NASCAR: Predicting the Next 5 First-Time Sprint Cup Winners
After no new winners during the 2010 Sprint Cup season, there have been five new winners so far in 2011.
The victories of veterans David Ragan, Paul Menard and Marcos Ambrose come as little surprise, while the triumphs of Trevor Bayne in the Daytona 500 and Regan Smith at Darlington were nothing short of shocking.
Who will be the next to join Bayne, Smith, Ragan, Menard and Ambrose as winners in NASCAR's top series?
Read on to find out.
1. A.J. Allmendinger
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A.J. Allmendinger is the obvious choice for being the next driver to get his first Sprint Cup win.
Teammate Marcos Ambrose recently won at Watkins Glen to pick up his own first Cup win, and A.J. Allmendinger is the last legitimate candidate to become the sixth first-time winner of 2011.
Allmendinger has led over 200 laps in his Cup career and has four Top Fives, 21 Top 10s and a pole to his credit.
If Jimmie Johnson hadn't been so dominant at Dover over the last few seasons, it's possible Allmendinger would have already picked up a win there.
Look for his first win to come soon at a track such as Dover or Charlotte—both of which remain on the Cup schedule in 2011—or one of the road courses, where Allmendinger has finished 13th or better in the past seven races, including three Top Eight finishes.
2. Ricky Stenhouse, Jr.
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If David Ragan is done in the No. 6 Ford at the end of this season, I'm betting that Jack Roush will replace him with Ricky Stenhouse, Jr.
Stenhouse has led the Nationwide points for much of this season and has also picked up his first two series wins, capturing both races at Iowa Speedway.
In his first Sprint Cup start at Charlotte earlier this year, Stenhouse qualified ninth and finished an impressive 11th.
Stenhouse probably could use a third year of Nationwide action to help him mature as a driver, but if the Cat in the Hat elects to bring him up to Cup in 2012, I wouldn't be surprised to see Stenhouse carry over his success from the Nationwide Series without too steep a learning curve.
3. Aric Almirola
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Aric Almirola is currently driving the No. 88 car for JR Motorsports in the Nationwide Series.
Almirola is fourth in the points but hasn't seriously challenged for a win, with a best finish of fourth and just 22 laps led.
Still, he has six Top Fives and 14 Top 10s—not too shabby at all.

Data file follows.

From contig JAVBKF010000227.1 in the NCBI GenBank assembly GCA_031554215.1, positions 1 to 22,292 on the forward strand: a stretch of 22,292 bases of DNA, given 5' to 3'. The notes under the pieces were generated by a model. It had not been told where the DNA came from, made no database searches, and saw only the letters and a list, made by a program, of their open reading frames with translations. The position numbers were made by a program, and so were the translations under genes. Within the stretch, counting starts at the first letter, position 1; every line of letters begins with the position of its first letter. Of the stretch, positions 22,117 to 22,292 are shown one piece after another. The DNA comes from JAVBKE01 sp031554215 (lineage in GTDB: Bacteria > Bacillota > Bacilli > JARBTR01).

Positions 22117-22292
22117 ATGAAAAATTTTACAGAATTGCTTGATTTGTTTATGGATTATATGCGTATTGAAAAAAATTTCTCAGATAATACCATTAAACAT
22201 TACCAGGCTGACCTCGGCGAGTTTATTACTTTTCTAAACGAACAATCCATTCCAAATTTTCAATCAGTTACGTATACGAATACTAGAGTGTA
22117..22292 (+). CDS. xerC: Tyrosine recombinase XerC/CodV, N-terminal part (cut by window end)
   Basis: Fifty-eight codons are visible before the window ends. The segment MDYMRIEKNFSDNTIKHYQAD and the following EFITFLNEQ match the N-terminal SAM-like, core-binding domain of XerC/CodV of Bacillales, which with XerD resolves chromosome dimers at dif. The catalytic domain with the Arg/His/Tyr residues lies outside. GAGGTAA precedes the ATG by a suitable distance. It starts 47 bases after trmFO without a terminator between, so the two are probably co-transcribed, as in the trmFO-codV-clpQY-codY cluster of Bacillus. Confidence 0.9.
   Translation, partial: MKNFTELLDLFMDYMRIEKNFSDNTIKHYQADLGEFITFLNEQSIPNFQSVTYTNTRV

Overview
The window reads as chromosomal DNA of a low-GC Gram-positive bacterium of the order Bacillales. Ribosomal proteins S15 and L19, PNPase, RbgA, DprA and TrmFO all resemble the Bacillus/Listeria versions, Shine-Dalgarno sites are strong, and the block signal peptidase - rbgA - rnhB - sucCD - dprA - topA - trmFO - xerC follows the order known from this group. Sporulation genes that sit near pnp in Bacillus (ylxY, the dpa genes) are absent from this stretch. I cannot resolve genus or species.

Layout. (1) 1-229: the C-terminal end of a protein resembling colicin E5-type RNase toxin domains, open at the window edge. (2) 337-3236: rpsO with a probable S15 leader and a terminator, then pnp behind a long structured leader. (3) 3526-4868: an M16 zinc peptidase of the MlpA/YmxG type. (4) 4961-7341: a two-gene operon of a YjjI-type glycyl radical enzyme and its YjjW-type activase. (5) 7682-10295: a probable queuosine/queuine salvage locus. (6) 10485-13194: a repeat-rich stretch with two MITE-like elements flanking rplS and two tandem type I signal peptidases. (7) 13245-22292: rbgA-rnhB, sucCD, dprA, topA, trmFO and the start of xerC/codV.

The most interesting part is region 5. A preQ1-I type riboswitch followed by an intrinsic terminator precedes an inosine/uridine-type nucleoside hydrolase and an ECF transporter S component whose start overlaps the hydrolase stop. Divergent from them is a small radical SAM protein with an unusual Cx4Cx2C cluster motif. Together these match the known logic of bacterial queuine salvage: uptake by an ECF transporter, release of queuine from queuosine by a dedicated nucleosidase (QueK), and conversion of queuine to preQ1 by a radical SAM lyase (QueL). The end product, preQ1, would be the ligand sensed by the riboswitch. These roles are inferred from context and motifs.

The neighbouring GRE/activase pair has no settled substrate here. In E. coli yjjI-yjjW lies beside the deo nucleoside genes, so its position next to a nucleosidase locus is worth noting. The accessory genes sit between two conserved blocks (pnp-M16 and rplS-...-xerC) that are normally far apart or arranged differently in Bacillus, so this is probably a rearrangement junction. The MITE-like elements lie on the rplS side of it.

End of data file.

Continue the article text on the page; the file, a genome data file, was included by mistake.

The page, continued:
His previous Sprint Cup ride (No. 8 pictured above) didn't work out too well as the DEI debacle went down.
However, Almirola will likely find himself in a better situation the next time he signs on to a Cup ride.
Almirola won twice in the truck series in 2010, and I believe he has what it takes to succeed at NASCAR's top level, given the right equipment.
4. Austin Dillon
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Austin Dillon is one of the most exciting young drivers in NASCAR today.
The grandson of Richard Childress (for whom he drives), Dillon is smart, talented and set up to have the opportunity to quickly move up the NASCAR totem pole.
Driving the iconic black No. 3 reminiscent of the late Dale Earnhardt's famous ride, the 21-year-old Dillon has visited victory lane three times in the last two years.
He finished fifth in the truck series standings in 2010 and is currently fourth in 2011.
It should only be a matter of time before Childress moves him on to Nationwide.
After that happens, the Cup Series might not have long to wait for the return of the black No. 3.
5. Danica Patrick
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Danica Patrick plans to compete in eight or ten Sprint Cup races in 2012, possibly beginning with the Daytona 500.
While she has a long way to go in mastering stock cars, Patrick nearly won the Nationwide race at Daytona in July.
Despite some bumps in the road, Patrick has progressed steadily since the beginning of her stock car racing career in 2010.
Patrick will have a major advantage over other drivers aspiring to notch their first career Sprint Cup victory—the guarantee of top-notch equipment.
Don't be shocked to see her become the first-ever woman to win not just a Nationwide race, but eventually a Cup race as well.
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The five drivers previously mentioned are far from the only drivers from lower-tier NASCAR series to have shown the potential to excel in the highest levels of NASCAR.
Here's a shout-out to several others who I believe could have Sprint Cup wins in their racing future.
Justin Allgaier was the only Nationwide regular to win a race in 2010, and he added a second career NW victory to his resume this season at Chicago. At 25, Allgaier is itching to finally get a shot at Cup.
Brian Scott has shown great promise as an up-and-coming driver in the Gibbs stable. If Joey Logano struggles for another season or two, don't be surprised if Coach Gibbs tabs Scott to take over the No. 20 ride.
Cole Whitt is a young Red Bull driver in the truck series. That team's future is very much in doubt, but the talented Whitt will undoubtedly receive a top-flight ride next year in some capacity. I expect him to move up the NASCAR ranks steadily over the next few seasons.
Finally, Ryan Truex, younger brother of Sprint Cup driver Martin Truex, Jr., has shown flashes of potential in the Nationwide Series after dominating the K&N Pro East competition for the last couple of years. Both talent and name recognition will assist Truex in his journey to the Sprint Cup level.